From Fiji to Malaysia, India and elsewhere in the world, the annual Thaipusam festival marks the day when the goddess Parvathi gave her son Lord Murugan a powerful lance to fight demons.

A Hindu devotee carries milk pots during a procession of the Thaipusam festival at the Batu Caves in Kuala Lumpur, Malaysia.
A Hindu devotee carries milk pots during a procession of the Thaipusam festival at the Batu Caves in Kuala Lumpur, Malaysia. (AP)

Millions of Hindus around the world celebrated the annual Thaipusam festival on Wednesday, with many piercing their skin with hooks and skewers to show devotion to the deity Murugan.

Thaipusam marks the day when the goddess Parvathi gave her son Lord Murugan a powerful lance to fight demons. It is observed mainly in countries with a significant ethnic Tamil population, which apart from India includes Sri Lanka, South Africa, Malaysia, and neighbouring Singapore.

Hindu devotees carry pots with milk on their heads as they make their way along a four-kilometer route during a Thaipusam festival procession in Singapore.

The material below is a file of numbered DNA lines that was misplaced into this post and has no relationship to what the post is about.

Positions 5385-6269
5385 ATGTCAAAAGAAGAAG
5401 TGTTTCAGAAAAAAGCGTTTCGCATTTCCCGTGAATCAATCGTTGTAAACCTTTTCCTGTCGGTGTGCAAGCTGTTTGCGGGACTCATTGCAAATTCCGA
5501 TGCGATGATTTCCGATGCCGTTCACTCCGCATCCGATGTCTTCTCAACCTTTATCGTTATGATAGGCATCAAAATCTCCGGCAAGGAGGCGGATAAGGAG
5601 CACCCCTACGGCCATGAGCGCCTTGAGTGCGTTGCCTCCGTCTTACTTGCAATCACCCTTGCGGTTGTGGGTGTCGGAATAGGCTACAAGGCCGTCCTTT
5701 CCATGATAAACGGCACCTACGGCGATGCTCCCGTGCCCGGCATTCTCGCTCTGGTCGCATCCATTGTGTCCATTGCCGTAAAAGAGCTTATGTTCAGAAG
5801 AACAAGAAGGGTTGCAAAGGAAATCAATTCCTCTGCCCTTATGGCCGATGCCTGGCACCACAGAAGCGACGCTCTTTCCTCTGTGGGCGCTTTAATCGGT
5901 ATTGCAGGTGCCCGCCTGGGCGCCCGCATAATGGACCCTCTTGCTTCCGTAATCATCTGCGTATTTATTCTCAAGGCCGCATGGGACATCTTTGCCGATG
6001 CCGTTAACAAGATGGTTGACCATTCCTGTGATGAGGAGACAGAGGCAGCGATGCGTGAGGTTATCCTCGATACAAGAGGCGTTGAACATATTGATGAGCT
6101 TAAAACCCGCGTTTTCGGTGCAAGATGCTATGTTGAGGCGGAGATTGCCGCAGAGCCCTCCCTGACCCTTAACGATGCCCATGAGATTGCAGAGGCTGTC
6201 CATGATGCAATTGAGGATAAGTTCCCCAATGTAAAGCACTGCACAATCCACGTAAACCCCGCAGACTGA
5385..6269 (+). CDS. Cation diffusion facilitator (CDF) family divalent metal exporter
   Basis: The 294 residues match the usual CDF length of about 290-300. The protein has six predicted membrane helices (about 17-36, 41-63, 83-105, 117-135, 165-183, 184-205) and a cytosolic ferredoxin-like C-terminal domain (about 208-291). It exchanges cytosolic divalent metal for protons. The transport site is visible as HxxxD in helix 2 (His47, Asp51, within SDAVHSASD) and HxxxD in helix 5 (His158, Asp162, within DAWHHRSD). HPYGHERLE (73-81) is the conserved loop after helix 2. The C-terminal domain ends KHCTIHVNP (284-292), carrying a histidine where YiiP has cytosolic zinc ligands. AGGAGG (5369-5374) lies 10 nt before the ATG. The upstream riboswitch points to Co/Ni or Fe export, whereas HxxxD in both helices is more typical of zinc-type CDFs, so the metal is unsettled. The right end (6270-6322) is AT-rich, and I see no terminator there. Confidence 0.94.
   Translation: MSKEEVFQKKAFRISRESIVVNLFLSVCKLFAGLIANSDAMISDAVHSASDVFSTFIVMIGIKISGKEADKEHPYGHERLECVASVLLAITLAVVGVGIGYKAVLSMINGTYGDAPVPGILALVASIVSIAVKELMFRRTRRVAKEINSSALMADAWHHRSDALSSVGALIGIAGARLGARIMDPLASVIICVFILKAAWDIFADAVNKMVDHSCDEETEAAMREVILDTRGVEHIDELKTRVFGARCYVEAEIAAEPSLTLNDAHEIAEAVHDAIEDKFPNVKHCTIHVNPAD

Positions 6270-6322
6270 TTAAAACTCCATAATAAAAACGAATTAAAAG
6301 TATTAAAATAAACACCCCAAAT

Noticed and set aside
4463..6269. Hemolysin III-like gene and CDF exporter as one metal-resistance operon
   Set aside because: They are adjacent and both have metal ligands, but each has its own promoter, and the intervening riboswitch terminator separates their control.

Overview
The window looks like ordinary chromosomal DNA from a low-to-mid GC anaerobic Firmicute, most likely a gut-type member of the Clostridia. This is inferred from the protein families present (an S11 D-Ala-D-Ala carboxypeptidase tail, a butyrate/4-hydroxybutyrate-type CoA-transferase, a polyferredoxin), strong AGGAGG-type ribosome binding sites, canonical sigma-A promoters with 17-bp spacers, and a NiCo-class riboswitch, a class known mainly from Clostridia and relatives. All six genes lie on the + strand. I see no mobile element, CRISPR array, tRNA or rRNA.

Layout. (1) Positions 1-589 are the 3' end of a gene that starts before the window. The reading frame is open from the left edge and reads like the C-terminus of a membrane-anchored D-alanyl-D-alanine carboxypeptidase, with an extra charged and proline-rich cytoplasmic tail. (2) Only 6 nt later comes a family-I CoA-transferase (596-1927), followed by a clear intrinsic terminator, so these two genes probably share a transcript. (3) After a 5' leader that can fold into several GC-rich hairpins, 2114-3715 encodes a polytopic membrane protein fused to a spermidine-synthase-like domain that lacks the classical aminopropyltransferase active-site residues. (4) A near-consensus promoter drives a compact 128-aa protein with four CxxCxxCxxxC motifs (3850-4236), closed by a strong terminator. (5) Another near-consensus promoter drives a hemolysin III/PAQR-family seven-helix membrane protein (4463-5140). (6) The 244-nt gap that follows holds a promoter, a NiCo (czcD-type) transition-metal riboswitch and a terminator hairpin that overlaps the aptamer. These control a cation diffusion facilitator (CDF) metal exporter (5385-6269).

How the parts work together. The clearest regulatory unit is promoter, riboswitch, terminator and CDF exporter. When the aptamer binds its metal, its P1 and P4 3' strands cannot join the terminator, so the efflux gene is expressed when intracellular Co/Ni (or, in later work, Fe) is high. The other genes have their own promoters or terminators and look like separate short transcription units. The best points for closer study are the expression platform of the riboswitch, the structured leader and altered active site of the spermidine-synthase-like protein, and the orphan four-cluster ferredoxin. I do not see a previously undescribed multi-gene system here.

Hindu devotees carry pots with milk on their heads as they make their way along a four-kilometer route during a Thaipusam festival procession in Singapore. (AFP)

It is a national holiday in many countries like Malaysia, Sri Lanka, Mauritius and Fiji.

In Malaysia, thousands of devotees thronged the Batu Caves on the outskirts of the Malaysian capital Kuala Lumpur in the early hours Wednesday, walking barefoot up the 272 steps towards the site's limestone hilltop shrine.

Many carried prayer offerings known as "kavadi" and balanced milk pots on their heads with their hands as they ascended.

A Hindu boy walks over burning coal as he takes part in the Thaipusam festival in Chennai, India.
A Hindu boy walks over burning coal as he takes part in the Thaipusam festival in Chennai, India. (Reuters)

Some carried large platforms attached to a harness and decorated with images and idols of Hindu deities.

Others pierced their faces with tridents and rods or hung multiple hooks and chains from their skin in an act of penance.

The steps also take devotees past a statue of Lord Murugan standing 42.7 metres (141 feet) high – the tallest figure of the deity in the world.

Devotees climb the steps to Batu Caves during the Hindu festival of Thaipusam in Kuala Lumpur, Malaysia.
Devotees climb the steps to Batu Caves during the Hindu festival of Thaipusam in Kuala Lumpur, Malaysia. (Reuters)

"I just recently got married so I just went up to say thanks to him (Lord Murugan)," Vijeyaletchumy Vimalan, a Thaipusam participant for 25 years, told AFP. 

A Hindu devotee recites a prayer during Thaipusam at Batu Caves in Kuala Lumpur, Malaysia.
A Hindu devotee recites a prayer during Thaipusam at Batu Caves in Kuala Lumpur, Malaysia. (Reuters)
Source: TRTWorld and agencies